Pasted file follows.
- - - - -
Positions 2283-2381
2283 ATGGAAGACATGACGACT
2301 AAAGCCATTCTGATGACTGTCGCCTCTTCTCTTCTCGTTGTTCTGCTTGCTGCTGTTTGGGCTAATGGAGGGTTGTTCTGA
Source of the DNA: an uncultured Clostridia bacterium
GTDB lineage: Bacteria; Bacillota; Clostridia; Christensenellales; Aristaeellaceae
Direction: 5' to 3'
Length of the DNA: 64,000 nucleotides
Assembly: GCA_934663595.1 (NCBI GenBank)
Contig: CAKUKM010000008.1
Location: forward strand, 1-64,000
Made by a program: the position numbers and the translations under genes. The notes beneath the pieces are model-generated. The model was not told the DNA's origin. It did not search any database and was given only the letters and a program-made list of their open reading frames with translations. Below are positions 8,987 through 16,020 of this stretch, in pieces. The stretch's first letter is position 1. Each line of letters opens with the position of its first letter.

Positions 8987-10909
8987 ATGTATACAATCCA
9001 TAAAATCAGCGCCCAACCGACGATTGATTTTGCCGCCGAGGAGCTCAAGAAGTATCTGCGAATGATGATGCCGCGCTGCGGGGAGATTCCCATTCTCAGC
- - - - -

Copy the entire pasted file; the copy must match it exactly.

Positions 2283-2381
2283 ATGGAAGACATGACGACT
2301 AAAGCCATTCTGATGACTGTCGCCTCTTCTCTTCTCGTTGTTCTGCTTGCTGCTGTTTGGGCTAATGGAGGGTTGTTCTGA
Source of the DNA: an uncultured Clostridia bacterium
GTDB lineage: Bacteria; Bacillota; Clostridia; Christensenellales; Aristaeellaceae
Direction: 5' to 3'
Length of the DNA: 64,000 nucleotides
Assembly: GCA_934663595.1 (NCBI GenBank)
Contig: CAKUKM010000008.1
Location: forward strand, 1-64,000
Made by a program: the position numbers and the translations under genes. The notes beneath the pieces are model-generated. The model was not told the DNA's origin. It did not search any database and was given only the letters and a program-made list of their open reading frames with translations. Below are positions 8,987 through 16,020 of this stretch, in pieces. The stretch's first letter is position 1. Each line of letters opens with the position of its first letter.

Positions 8987-10909
8987 ATGTATACAATCCA
9001 TAAAATCAGCGCCCAACCGACGATTGATTTTGCCGCCGAGGAGCTCAAGAAGTATCTGCGAATGATGATGCCGCGCTGCGGGGAGATTCCCATTCTCAGC